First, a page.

Renal/Kidney Cancer

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For people with renal/kidney cancer — as well as cancers of the prostate, bladder and testicles — the Swedish Cancer Institute offers the services of a renowned team of physicians, surgeons and other specialists. (“Renal” means pertaining to the kidney.)

All Swedish kidney-cancer patients benefit from a comprehensive approach to care that begins with state-of-the-art imaging techniques and features the latest treatments and a wide range of high-quality support services.

Overview

Kidney cancer, which accounts for about 3 percent of all cancers, occurs slightly more often in males and is usually diagnosed between the ages of 50 and 70, but can occur at any age. In adults, the most common type is renal cell cancer. While there are several types of renal cell cancer in adults, urothelial cell cancer of kidney is different from renal cell cancer, therefore treated in the same way as urothelial cell cancer of bladder. 

Symptoms

Many kidney tumors go undetected due to the lack of symptoms and are incidentally detected during the medical evaluation of an unrelated problem. Some patients may present with flank pain, bloody urine, excessive fatigue and unintentional weight loss. A small percentage of patients present with a palpable mass in abdomen, in addition to other symptoms.

Diagnosis

Renal cell cancer is diagnosed mainly based on imaging tests such as CT or MRI. For most kidney cancers, surgical removal of the affected kidney is done as the first step for both diagnosis and treatment purposes. Nonetheless, if the cancer has spread beyond kidney, upfront surgery may not be recommended for some patients. In that case, biopsy of the kidney mass may be needed prior to initiation of treatment.

Stage of kidney cancer is based on imaging tests and pathology findings of surgical removed kidney. As in other types of cancer, stage is indicated in a range from I to IV. Lower stages indicate cancer is confined to the kidney while stage IV indicates cancer has spread to other organs.

Treatment

Kidney cancer patients are treated with a variety of procedures that may include:

Surgery

Nephrectomy is surgical removal of the affected kidney entirely as an open surgical procedure or through a laparoscopic approach with robotic assistance. If the cancer is small enough or preserving kidney function is essential, partial nephrectomy can be considered if feasible.

Ablative therapy

  • Cryotherapy or radiofrequency ablation is an alternative to partial nephrectomy when patients with small kidney cancers are not able to tolerate surgery. Cryotherapy kills cancer cells through freezing whereas radiofrequency ablation is through heating.
  • Stereotactic Radiosurgery (CyberKnife®). Stereotactic body radiation therapy (SBRT), also known as Cyberknife®, is also an alternative therapy for patients with small kidney cancers who are not a candidate for surgery.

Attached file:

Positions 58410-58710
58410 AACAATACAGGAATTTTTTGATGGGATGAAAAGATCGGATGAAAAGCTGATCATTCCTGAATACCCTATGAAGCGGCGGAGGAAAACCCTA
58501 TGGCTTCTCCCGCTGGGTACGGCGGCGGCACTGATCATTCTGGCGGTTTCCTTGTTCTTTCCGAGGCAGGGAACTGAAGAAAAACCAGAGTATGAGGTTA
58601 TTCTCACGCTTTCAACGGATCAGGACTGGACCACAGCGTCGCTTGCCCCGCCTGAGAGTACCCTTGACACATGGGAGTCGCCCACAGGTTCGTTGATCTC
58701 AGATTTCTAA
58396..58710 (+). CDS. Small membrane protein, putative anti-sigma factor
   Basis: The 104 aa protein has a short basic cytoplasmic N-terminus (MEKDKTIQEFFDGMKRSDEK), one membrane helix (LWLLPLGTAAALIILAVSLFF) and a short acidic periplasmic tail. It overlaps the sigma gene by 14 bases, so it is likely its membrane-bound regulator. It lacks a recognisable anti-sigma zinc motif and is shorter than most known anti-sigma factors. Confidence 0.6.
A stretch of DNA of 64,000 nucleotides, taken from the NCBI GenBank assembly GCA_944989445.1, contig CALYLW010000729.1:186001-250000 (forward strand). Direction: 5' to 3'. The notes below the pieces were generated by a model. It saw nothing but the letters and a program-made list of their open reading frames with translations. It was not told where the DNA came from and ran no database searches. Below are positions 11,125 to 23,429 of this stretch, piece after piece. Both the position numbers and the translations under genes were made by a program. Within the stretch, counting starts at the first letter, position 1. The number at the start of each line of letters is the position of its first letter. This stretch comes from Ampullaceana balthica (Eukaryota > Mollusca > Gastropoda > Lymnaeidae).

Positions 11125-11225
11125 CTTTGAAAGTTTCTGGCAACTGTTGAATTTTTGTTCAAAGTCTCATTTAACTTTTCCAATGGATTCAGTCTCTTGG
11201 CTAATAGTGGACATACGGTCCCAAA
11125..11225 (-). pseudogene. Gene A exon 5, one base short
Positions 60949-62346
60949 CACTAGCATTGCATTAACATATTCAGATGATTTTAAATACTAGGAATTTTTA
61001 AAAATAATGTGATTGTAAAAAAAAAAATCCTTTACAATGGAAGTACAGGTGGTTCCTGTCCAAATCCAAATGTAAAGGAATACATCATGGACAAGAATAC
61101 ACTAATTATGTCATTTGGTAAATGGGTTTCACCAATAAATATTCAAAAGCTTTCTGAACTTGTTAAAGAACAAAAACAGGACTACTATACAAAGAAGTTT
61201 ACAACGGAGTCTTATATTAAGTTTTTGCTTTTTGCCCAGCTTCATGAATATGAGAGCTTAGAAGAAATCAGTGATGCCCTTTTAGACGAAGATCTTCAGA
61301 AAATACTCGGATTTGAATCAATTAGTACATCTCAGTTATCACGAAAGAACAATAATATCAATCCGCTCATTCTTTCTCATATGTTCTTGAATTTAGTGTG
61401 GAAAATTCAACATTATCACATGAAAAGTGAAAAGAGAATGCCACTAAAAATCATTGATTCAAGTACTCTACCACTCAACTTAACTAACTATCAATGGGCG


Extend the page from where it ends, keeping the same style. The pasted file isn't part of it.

Immunotherapy

Immunotherapy is a treatment that activates immune system and enables it to fight cancer cells. Immunotherapy drugs are given through a vein, namely intravenously infusion, once every few weeks. Some treatment regimens consist of an immunotherapy drug and a targeted therapy drug, which some regimens consist of one or two immunotherapy drugs.

Targeted therapy

Targeted therapy is a group of drugs that block blood supply to cancer cells or inactivate other functions important to their growth. Most of targeted therapy are oral medications. Over the last few years, targeted therapy has been increasingly used in combination with immunotherapy for better efficacy. 

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Research and Clinical Trials

If your physician believes you are a good candidate to participate in a clinical trial evaluating a new treatment or more effective combinations of treatments — and you agree — you will have access to the very latest in research treatments.

At any given time, the Swedish Cancer Institute offers patients more than 140 clinical-research studies involving most types of cancers.  Additionally, our physician specialists collaborate with other regional and national research groups, including  Southwest Oncology Group, National Cancer Institute, Puget Sound Oncology Consortium and Fred Hutchinson Cancer Research Center.

The following clinical trial is available at Swedish Cancer Institute:
A Phase 2 Trial of PT2977 in Combination With Cabozantinib in Patients With Advanced Clear Cell Renal Cell Carcinoma. Learn more

Education and Support for Patients and Families

Beyond physical health, the Swedish Cancer Institute is committed to the emotional well-being of our patients and their families. We offer:

Complementary therapies include:

See Patient Support and Resources and Services for the Body, Mind and Spirit at Swedish.

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